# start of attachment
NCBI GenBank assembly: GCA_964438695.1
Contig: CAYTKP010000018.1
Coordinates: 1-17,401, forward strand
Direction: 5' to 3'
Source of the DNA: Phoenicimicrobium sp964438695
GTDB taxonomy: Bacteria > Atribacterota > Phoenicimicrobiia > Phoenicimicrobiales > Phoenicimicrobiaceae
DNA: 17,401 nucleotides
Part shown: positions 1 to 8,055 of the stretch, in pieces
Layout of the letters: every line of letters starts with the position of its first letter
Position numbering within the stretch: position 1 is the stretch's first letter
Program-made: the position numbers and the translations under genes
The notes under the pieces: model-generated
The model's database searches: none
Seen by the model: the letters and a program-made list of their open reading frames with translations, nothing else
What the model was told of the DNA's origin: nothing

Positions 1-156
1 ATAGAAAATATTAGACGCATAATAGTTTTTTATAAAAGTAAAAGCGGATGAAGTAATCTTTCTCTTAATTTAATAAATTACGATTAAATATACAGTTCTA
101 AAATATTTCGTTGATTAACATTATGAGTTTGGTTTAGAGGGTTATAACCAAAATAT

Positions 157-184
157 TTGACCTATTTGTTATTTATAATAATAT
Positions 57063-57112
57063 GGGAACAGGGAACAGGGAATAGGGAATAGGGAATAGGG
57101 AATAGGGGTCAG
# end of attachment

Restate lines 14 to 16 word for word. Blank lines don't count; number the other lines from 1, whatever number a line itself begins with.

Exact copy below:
Seen by the model: the letters and a program-made list of their open reading frames with translations, nothing else
What the model was told of the DNA's origin: nothing

Positions 1-156